Funnily enough, one of the best things I’ve eaten in Bangkok isn’t Thai at all — it’s Chinese, from a Michelin-rated restaurant in Bangkok’s Chinatown called Nai-Ek Roll Noodles.
As you’d expect from a place that’s cheap and Michelin-approved, it’s quite busy. But the line moves fast, so within ten minutes or so, I was in.
The menu is fairly extensive, but “Roll Noodles” is right there in the name. I got a bowl of noodle soup that came with minced pork, sliced pork, and crispy pork belly, along with some organs — stomach, liver, kidney, and tongue (plus, they don’t mention it in the menu, but there were also intestines in there; it was quite the cornucopia of pig innards).
It was really, really good. The soup had a bit of a kick, with a nice peppery flavour. And the noodles were kind of like a Chinese version of penne pasta.
Plus, the pork belly managed to stay crispy even in the soup, and all of the various organs were prepared perfectly — no off flavours here at all.
When I sat down to eat fish noodle soup (a Vietnamese dish called bun ca) at around eleven in the morning, I started to wonder: is this a mistake? Maybe eating a potentially very pungent fishy soup for breakfast isn’t a great idea?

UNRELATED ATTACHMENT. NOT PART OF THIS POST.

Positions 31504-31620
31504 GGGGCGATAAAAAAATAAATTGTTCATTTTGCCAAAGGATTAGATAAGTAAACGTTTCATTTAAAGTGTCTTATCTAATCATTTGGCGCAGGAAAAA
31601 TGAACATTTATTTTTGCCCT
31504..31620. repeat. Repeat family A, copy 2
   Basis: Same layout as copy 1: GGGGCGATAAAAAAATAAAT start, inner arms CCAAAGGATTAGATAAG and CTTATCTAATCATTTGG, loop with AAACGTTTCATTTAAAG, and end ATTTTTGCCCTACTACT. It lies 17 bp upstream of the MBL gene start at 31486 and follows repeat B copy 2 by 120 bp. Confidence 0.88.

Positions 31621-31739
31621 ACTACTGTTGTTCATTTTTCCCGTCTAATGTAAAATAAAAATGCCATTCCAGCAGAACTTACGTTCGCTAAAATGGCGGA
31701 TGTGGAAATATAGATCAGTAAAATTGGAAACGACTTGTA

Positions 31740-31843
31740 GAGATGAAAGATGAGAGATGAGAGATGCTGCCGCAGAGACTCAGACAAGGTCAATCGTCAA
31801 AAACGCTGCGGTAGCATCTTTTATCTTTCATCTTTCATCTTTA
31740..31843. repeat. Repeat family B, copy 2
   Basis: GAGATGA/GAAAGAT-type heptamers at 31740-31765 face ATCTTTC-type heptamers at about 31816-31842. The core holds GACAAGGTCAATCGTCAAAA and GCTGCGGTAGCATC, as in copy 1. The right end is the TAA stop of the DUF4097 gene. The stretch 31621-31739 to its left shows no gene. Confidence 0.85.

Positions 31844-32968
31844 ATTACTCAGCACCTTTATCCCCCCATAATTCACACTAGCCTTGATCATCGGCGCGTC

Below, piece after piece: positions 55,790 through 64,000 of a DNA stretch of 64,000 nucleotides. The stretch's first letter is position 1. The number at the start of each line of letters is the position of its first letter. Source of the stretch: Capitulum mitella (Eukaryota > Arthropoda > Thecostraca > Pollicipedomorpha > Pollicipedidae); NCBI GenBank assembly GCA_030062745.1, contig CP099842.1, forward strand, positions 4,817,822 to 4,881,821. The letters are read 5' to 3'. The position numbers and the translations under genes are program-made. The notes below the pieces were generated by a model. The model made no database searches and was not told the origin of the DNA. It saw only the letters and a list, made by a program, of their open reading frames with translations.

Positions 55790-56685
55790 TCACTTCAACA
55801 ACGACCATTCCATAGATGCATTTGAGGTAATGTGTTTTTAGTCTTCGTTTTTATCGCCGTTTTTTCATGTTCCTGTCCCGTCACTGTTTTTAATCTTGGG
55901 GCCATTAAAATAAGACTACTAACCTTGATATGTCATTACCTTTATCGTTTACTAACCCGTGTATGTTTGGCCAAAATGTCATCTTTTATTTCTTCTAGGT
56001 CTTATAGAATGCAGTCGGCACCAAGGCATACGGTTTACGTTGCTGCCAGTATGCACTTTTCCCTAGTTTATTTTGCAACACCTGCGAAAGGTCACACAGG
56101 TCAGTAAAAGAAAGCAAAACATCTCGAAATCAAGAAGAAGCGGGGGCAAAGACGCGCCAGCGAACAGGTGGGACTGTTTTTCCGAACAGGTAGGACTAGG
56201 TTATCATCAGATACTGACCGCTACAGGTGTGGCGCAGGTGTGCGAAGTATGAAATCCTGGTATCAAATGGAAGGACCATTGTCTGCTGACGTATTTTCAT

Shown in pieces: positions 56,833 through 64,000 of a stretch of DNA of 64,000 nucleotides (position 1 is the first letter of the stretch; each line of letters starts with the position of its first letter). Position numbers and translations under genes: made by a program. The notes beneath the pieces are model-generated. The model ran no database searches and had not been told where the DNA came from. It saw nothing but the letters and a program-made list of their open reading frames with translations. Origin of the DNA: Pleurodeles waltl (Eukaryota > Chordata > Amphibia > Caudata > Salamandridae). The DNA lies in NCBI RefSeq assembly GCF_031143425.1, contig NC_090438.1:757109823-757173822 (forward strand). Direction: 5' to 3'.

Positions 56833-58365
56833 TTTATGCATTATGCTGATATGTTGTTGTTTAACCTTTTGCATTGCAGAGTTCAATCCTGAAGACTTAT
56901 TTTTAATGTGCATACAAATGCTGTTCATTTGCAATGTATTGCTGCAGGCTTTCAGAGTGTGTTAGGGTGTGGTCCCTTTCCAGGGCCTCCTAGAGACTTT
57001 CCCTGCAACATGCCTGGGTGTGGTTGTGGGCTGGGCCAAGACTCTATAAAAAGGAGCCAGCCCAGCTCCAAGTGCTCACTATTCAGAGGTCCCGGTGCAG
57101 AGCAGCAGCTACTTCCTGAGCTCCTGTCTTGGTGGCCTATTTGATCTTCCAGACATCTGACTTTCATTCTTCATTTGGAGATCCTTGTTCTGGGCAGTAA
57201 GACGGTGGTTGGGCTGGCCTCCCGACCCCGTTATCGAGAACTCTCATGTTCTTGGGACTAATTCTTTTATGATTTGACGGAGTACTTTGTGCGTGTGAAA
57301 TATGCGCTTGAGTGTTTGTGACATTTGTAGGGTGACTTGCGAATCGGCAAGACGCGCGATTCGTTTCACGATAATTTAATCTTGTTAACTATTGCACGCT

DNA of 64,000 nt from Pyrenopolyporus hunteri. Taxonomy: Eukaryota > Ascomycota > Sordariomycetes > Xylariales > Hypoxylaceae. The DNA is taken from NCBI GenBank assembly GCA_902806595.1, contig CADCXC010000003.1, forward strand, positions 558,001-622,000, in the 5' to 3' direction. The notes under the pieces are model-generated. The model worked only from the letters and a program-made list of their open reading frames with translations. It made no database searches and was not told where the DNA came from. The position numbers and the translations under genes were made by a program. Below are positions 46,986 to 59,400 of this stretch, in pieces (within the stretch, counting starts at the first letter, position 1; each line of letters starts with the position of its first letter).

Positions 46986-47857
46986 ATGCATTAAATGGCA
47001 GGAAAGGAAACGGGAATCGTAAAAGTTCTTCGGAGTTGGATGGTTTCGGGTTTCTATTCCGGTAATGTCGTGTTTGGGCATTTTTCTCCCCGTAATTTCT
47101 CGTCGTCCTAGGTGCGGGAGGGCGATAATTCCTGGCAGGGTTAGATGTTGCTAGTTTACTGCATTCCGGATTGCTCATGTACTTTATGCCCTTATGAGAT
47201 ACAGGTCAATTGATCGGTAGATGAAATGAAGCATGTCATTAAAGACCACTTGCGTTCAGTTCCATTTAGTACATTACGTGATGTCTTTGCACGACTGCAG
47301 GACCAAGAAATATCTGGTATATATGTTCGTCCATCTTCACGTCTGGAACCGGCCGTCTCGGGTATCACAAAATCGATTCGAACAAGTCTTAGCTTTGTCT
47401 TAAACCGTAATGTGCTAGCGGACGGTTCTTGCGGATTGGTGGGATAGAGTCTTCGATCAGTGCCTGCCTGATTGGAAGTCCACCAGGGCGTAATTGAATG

Well, it turns out it absolutely was a great idea, because the bun ca that they served at a placed called Bun Ca Sam Cay Si in Hanoi was phenomenal.
The broth, in particular, was something special: it was mildly seafoody, with a zingy, almost sour flavour that was given some added depth thanks to the fresh herbs, particularly dill.
The chewy noodles and crispy veggies worked great together, and there was a very generous amount of fried fish chunks.
They must have fried the hell out of those things, because they somehow managed to retain their crunchy exterior right down to the last piece. And yet the inside was tender and flaky. I don’t know how they did it, but it was pretty amazing.
Pho may be the thousand pound gorilla of Vietnamese noodle soups — it’s the one that pretty much every single person on the planet has heard of — but it’s certainly not the only one.
Take, for example, bun bo hue. I just had a bowl of it at Bun Bo Hue Nam Giao, and it made a strong case that there should be room in your life for more than one noodle soup from Vietnam.